My frame of reference for RAMSI always goes back to June 2003 at the Four Seasons Hotel in Sydney, Australia when I listened carefully to Minister Lawrey Chan described how bad things had become in Solomon Islands and especially how difficult it had been for government to rule because militants and criminals had basically taken over the treasury and compromised its ability to enforce the rule of law. At that time, I was International Legal Adviser to the Pacific Islands Forum Secretariat and we were involved with the organisation of that meeting which was convened under the auspices of the Biketawa Declaration. It was the first time that a regional intervention under the Biketawa Declaration was invoked. It is indeed ironic when one comes to think about it now that Forum Leaders would name their framework for dealing with conflicts in the Pacific Islands region after one of the most peaceful places on earth!
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“MY brother wanted to escape down to the river but they chased him down and got him. They partly cut his head and dragged him back to where he was. They took him close to where we were and they cut another part of his head. I could tell the person who did it; he was a boy… My brother cried and called for mum.
He recognised our mum and called her but we could not do anything. We were advised not to cry for them. If we did they would kill us.” This was a story of a young woman from Marasa Village on Guadalcanal before the Solomon Islands Truth and Reconciliation Commission hearings and can be found on page 136 of its final February 2012 report. It captures in one succinct paragraph the terror and tragedy that consumed this Pacific island nation nearly 20 years ago.
That such terrifying accounts of neighbour killing neighbour, wantok shooting wantok, coastal villages destroyed from constant bombardment by armed patrol boats, entire villages razed to the ground by marauding militants are no longer heard or occurring in Solomon Islands testify to the success and achievements of RAMSI....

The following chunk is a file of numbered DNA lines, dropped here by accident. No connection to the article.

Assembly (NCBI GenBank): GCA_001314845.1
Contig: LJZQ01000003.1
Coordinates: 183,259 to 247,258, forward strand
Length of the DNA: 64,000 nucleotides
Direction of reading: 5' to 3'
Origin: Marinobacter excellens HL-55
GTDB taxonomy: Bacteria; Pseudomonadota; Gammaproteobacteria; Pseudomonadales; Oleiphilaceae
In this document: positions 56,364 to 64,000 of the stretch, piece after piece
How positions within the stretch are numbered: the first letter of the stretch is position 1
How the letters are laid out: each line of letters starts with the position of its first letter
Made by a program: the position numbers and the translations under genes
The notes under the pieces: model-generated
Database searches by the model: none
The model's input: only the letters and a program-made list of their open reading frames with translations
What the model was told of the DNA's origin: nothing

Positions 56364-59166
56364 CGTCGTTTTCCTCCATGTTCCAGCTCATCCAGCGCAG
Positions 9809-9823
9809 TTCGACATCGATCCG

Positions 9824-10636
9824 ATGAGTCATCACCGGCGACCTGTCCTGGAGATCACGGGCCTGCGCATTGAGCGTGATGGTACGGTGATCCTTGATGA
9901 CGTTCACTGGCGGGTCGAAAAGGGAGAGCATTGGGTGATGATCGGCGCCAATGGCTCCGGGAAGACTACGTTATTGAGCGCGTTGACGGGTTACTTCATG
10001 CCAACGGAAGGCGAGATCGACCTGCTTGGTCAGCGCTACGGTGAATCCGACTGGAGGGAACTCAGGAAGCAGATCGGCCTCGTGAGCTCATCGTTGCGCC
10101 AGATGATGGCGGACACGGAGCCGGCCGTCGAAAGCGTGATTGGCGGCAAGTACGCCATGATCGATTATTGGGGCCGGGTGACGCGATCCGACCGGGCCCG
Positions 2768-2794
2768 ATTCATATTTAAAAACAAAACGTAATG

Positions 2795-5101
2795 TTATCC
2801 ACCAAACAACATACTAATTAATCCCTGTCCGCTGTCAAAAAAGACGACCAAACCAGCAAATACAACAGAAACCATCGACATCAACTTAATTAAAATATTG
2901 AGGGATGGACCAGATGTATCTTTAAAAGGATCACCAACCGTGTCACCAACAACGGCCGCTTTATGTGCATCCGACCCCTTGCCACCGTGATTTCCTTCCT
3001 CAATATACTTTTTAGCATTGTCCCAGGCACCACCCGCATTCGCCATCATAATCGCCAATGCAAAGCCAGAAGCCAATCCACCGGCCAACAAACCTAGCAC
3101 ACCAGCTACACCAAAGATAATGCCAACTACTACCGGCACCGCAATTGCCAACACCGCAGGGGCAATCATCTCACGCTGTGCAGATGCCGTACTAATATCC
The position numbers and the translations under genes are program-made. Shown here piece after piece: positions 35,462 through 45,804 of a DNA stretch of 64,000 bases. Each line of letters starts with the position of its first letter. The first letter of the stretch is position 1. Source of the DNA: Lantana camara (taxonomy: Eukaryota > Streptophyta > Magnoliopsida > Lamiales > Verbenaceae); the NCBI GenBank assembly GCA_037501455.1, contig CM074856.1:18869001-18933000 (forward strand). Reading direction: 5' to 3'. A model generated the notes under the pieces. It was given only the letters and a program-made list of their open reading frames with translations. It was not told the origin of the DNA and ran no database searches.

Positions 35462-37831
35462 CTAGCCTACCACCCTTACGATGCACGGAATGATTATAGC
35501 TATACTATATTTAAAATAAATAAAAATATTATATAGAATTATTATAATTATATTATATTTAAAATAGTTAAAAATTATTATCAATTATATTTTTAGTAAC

RAMSI came at the invitation of the Solomon Islands Government under laws passed unanimously by the Solomon Islands National Parliament. The mission has over the past decade had its fair share of challenges and critics. But in partnership with the government and people of Solomon Islands, it has also achieved much of which we can all be very proud. These successes can be attributed to several factors but high on the list is the realisation by the people, communities and all levels of leadership that their beloved Hapi Isles needed help. According to the People’s Survey, support for RAMSI never fell below 85 percent of Solomon Islands’ population. The regional nature of RAMSI, with its endorsement by the Pacific Islands Forum under the Biketawa Declaration of 2000, was also a big part of the mission’s long lasting success. With people from every Pacific Islands Forum country included in the RAMSI military, police and civilian programmes, the barriers that could be caused by different people and cultures were minimised. The willingness by the people of Solomon Islands to accept people from other Pacific islands countries into their communities made a great difference to the success of RAMSI. Solomon Islands is now a different place from the nation that RAMSI found on arrival in the early hours of 24 July 2003. Law and order has been re-established in the communities. The Royal Solomon Islands Police Force (RSIPF) has been rebuilt and is gradually regaining the confidence, trust and respect it once had from the community. Solomon Islands now has functioning government systems and the economy continues to grow every year.